The climate of San Francisco may be taken as the representative of the northern coast, although in the extreme north the cold winds, whose chilling dampness is felt as they strike the land, are more severe than in the central portion. These winds give a disagreeable character to the climate of summer, but coming from their long circuit over the broad ocean, are uncontaminated with any malaria, and bring with them the vigor and health which characterize the sections exposed to their influence. There is but little change in the temperature of the coast during the year, the summers being colder and the winters warmer than in the interior. This equabilty is undoubtedly caused by the even temperature of the water of the ocean, which always stands at about 52° or 53°. The land temperature, as measured at sunrise and noon, during the past twenty years, at San Francisco, by Dr. H. Gibbons, shows a mean of about 56° for the year, the warmest month, September, being from 59° to 63°, and the coldest, January, the lowest moan for the month being 46° in 1868, the usual mean being above 50°.

The great Valley of California and its contiguous mountain region has a climate of ardent warmth in summer, and few light frosts in winter, the extremes slightly exceeding those of Los Angeles, the moan being one or two degrees higher. Near the entrance to the basin, the sea breeze is felt, and modifies the heat, while in the northern and southern portions the thermometer often shows 100°, and seldom a summer passes but that a heat of more than 100° is experienced at Marysville; such extremes are only reached on one or two days of a year. But owing to the uniform dryness of the air, which promotes evaporation from the surface of the body, and to the uniformly cool and refreshing nights, this excessively warm weather is not so oppressive as it would appear. With the announcement of the "heated term" at the East, when the thermometer shows 90°, come reports of scores of people killed by sunstroke or dying by prostration from the heat, and of the loss of life by the terrible hydrophobia, but such things are unknown in the pure atmosphere of California. Neither are the storms of hail, rain and wind, with their thunder and lightning accompaniments, bringing destruction to property and death to people in the East, repeated on the Pacific Coast. Sunstroke, hydrophobia and thunder and lightning are here almost unknown. Upon the lofty summits of the mountains and in the elevated valleys is found another climate, where winters are quite severe, the snow fulling and ice forming. The mountain ridges are cold at night throughout the summer, and the valleys pleasantly cool, their climate resembling that of the Atlantic Coast of the same latitude.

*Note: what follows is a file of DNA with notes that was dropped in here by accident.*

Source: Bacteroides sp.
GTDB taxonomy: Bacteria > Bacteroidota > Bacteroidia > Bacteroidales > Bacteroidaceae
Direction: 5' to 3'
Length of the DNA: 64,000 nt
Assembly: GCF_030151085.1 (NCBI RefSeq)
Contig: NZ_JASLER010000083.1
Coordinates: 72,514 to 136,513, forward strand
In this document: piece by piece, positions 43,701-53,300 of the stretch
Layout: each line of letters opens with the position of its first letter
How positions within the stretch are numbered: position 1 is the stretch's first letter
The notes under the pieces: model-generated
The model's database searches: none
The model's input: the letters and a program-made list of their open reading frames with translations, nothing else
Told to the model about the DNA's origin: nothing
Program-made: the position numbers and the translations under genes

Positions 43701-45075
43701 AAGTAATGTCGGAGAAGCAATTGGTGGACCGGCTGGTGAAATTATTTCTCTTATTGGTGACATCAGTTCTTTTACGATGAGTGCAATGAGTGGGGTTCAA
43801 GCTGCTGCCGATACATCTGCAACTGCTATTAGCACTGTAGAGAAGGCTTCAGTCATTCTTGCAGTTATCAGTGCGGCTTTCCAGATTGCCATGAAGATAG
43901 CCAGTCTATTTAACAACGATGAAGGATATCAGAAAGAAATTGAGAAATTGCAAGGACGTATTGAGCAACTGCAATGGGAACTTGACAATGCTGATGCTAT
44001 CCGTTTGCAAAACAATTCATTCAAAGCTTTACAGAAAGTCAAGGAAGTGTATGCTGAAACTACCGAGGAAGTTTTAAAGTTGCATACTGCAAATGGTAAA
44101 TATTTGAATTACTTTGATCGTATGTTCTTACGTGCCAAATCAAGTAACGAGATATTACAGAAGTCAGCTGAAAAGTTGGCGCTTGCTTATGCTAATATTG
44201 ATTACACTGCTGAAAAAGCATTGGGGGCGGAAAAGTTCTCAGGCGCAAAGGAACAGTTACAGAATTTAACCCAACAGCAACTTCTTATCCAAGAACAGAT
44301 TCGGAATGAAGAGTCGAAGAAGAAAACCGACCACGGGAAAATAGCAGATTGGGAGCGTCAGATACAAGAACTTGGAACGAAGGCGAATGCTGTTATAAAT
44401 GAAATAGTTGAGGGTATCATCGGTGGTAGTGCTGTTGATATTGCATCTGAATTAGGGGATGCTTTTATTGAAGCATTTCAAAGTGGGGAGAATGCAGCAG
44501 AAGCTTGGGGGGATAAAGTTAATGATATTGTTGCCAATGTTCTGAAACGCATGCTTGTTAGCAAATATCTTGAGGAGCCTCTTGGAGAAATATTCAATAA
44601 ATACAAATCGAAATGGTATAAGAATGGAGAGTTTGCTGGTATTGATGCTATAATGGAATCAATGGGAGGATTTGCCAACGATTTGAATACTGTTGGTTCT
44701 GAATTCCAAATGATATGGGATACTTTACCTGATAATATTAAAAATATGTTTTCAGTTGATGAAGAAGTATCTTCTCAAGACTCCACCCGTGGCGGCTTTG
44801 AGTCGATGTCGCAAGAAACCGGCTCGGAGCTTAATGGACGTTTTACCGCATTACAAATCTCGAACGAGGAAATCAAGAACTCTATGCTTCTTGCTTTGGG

California Gazetteer | AHGP California

Source: Pacific Coast Business Directory for 1876-78, Compiled by Henry G. Langley, San Francisco, 1875

Please Stop by Again!

Back to AHGP

Copyright August © 2011 - 2017 AHGP AHGP The American History and Genealogy Project.
Enjoy the work of our webmasters, provide a link, do not copy their work

This page was last updated  

Hosted Free